This is no different for tax information. While analytics was once the domain of analytics experts and IT specialists, with the quantity of data and data analytics now available, this is open to everyone. This expectation of accessibility will continue to grow, and people will continue to expect to have this information at their fingertips, and access to technology that enables everyone to interpret that data intelligently.


With this level of accessibility comes an expectation of transparency. Clients are looking for the same transparency with tax that they have come to expect with other services. As accounting firms embrace digital transformation and automation, the user experience is key to customers, and part of this is transparency. Clients don’t want to see their tax information at the end of the month, or end of the year. They want to see it now, in real time.

To illustrate this, when speaking about the need for transparency among clients, Chuck Kosal, Chief Transformation Officer at Deloitte Tax LLP, said: “Transparency is really important to our clients, and it’s important to us. You could talk about Uber as an example. One of the value propositions with Uber is that you know where the car is all the time. When you order a car, you know how far away it is and how long is it going to take to get to you.”

Speaking on what Deloitte clients have come to expect, Kosal said: “Some of those experiences aren’t available in public accounting, not just tax. Our clients have been very open in their desire to say, ‘we’d like to see more transparency,’ and we agree.”

Transparency is also key for regulatory bodies, and ultimately there will be an expectation that real-time tax information is available to them. Implementing systems that increase transparency will ensure a practice is ahead of the game.

A value-adding solution

The creation of an advanced solution for clients that meets their expectations is a daunting task and a project only the largest firms have the resources to undertake. This is a luxury that many practices cannot afford, but there are some emerging tools available to firms looking to offer their clients a comprehensive tax service.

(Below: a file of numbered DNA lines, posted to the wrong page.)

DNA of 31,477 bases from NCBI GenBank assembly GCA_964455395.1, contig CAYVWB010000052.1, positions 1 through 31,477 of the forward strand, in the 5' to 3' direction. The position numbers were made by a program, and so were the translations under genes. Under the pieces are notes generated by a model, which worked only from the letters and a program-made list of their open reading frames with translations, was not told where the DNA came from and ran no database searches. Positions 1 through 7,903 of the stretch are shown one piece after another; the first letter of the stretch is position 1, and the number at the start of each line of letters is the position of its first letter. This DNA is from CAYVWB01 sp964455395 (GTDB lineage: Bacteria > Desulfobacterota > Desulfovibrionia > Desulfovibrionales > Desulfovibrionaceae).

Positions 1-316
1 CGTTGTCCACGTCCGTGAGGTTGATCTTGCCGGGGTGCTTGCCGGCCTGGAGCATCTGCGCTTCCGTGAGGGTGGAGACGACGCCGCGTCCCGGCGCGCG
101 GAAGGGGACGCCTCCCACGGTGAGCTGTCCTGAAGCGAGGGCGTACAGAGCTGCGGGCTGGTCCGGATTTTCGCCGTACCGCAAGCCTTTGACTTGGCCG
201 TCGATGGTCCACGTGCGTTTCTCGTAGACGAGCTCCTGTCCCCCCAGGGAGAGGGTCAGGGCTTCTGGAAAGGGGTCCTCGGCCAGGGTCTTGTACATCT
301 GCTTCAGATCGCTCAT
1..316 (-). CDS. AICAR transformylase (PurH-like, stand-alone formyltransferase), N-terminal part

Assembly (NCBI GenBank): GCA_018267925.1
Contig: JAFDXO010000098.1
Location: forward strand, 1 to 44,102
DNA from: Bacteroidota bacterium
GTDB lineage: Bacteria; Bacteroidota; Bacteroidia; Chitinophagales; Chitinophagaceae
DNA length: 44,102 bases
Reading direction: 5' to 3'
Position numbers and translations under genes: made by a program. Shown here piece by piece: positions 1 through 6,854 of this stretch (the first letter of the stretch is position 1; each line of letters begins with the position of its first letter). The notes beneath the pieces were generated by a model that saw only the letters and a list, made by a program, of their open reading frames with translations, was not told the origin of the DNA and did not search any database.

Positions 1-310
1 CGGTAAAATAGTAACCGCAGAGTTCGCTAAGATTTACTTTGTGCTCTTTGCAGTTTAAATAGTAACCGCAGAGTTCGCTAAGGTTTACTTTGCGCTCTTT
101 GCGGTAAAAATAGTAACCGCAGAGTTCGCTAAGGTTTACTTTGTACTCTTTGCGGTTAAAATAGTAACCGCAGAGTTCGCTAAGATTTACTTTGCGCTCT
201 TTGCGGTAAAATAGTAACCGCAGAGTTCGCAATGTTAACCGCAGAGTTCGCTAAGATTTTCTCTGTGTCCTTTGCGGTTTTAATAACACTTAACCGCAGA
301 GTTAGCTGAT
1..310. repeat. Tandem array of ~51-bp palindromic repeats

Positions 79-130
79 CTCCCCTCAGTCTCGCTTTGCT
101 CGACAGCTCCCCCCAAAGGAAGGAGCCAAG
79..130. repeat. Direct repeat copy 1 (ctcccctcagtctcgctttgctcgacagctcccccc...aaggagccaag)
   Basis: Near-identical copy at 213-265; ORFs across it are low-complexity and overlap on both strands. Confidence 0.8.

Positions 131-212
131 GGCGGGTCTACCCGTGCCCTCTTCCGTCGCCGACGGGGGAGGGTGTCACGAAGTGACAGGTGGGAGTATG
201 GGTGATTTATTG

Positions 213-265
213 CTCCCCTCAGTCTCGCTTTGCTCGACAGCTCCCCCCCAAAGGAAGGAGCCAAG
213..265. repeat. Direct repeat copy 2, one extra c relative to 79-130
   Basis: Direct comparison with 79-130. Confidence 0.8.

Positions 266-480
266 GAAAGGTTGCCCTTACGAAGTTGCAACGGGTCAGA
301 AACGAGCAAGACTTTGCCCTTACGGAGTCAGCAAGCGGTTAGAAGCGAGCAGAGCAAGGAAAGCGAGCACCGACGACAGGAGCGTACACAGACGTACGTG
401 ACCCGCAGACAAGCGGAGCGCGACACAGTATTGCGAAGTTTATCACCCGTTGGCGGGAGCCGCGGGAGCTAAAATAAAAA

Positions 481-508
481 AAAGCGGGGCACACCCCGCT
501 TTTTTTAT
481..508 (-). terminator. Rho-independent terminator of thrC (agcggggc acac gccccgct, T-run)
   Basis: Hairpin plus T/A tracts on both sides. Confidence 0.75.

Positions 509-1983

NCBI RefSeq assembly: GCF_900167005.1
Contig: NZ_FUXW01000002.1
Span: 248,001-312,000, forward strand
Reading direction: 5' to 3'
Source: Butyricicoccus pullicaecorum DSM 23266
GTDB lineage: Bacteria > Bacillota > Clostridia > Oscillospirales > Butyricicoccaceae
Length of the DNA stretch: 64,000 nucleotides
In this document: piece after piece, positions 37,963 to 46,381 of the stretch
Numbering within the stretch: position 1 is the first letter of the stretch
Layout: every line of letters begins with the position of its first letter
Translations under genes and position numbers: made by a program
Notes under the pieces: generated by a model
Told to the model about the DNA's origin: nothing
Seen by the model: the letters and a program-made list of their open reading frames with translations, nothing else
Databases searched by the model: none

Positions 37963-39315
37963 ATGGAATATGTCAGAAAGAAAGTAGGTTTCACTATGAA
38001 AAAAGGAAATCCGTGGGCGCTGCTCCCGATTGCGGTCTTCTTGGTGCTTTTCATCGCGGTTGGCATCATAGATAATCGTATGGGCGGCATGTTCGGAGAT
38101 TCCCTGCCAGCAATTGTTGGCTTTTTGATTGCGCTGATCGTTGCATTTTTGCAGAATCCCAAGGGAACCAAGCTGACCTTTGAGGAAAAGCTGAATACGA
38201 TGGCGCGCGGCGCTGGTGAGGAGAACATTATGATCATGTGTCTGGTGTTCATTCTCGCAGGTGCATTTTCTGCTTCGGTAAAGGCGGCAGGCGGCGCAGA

One such system is Practice Gateway, a single portal solution developed by technology consultancy T-Tech, who serve accountancy practices. Built around the idea that, in the future, basic tasks will be done by a virtual resource, T-Tech’s solution is built to be the resource that completes the mundane tasks, so that the accountant can do the high-level activity.

The solution automates data collation and input, thus allowing accountants to be more productive, focusing on meaningful tasks. It is a one-stop-shop solution that is application agnostic, simplifying the processes we all find menial, so accountants can do more to serve their clients.

One example of this, is the submission of personal tax returns. Rather than the accountant manually collecting data in many different formats, plugging the data into the system, Practice Gateway allows clients to input this data themselves. This information is then read by ‘robots’, which enter this data straight into a tax return preparation software, without error. This frees the accountant’s time up more to focus on other, more valuable tasks, benefiting both the client and practice.

This does not only apply for the tax department, however. Practice Gateway is not just a tax solution, but one that can be used across all departments within an accountancy firm and can work with anything. The real value in Practice Gateway is the potential into the future, and that it can be implemented at any pace.

Daniel Teacher, Managing Director at T-Tech commented: “After decades of relative stability and standardisation in working practices, the world of accounting is encountering a period of transformation. Clients want access to information and advisory services on demand. New regulations centred around ‘Making Tax Digital’ mean processes are mandated to be digitised.

“To remain relevant, practices need to enhance their services to be more advisory based, whilst managing an increasing reliance on technology to remain compliant and satisfy client expectations. To address this, T-Tech have built Practice Gateway – a single location for every form of interaction between an accountant and their customer.”

T-Tech is excited by the current capabilities of its Portal product – Practice Gateway – and the potential for it to revolutionize the profession.

If you’re interested to see a demo on how this works, arrange a time with one of T-Tech’s consultant’s here.

Resources & Whitepapers

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How to optimise your compliance lifecycle

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The new rules of accounting